- Other: (xii) ban on trade in gold, precious metals and diamonds with the Government of Syria, (xiii) visa bans against individuals; (xiv) asset freezes against entities and individuals.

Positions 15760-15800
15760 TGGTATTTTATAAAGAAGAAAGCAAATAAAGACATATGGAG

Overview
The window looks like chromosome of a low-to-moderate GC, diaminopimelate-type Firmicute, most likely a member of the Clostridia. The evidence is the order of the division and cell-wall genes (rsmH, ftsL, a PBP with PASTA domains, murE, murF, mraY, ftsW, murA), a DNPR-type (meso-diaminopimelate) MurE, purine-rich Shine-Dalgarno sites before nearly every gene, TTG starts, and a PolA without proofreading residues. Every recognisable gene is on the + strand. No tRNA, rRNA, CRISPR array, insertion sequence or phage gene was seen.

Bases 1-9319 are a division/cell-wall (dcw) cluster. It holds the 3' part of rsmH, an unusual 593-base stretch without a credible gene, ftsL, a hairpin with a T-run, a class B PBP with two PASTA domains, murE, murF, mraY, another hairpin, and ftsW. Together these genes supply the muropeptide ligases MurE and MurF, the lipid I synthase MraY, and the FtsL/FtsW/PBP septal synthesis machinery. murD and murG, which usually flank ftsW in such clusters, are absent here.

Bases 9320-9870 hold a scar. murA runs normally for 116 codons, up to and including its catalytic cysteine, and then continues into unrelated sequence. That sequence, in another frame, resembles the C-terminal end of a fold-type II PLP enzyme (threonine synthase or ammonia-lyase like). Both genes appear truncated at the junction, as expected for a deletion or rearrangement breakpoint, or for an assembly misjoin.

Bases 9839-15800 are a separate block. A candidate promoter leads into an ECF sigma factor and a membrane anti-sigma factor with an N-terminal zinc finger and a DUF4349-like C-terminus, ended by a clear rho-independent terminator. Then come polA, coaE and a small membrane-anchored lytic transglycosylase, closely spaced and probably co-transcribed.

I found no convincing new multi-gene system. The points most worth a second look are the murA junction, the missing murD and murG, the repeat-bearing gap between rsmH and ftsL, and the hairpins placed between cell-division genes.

Companies should carefully scrutinize their operations, business relations or any potential exposure, and should take action immediately in order to ensure compliance with the EU sanctions regime against Syria. In this context, the expansion of the Syrian arms embargo to include also certain dual-use items (as listed in Annex 1a of Regulation 36/2012) significantly expands the scope of vessels and aircrafts potentially subject to inspections by the EU. Companies particularly affected by the new regime include maritime and airline companies as well as insurers providing insurance cover for vessels and aircrafts. Moreover, any company conducting business in the EU must ensure that it does not engage in activities with EU sanctioned Syrian individuals.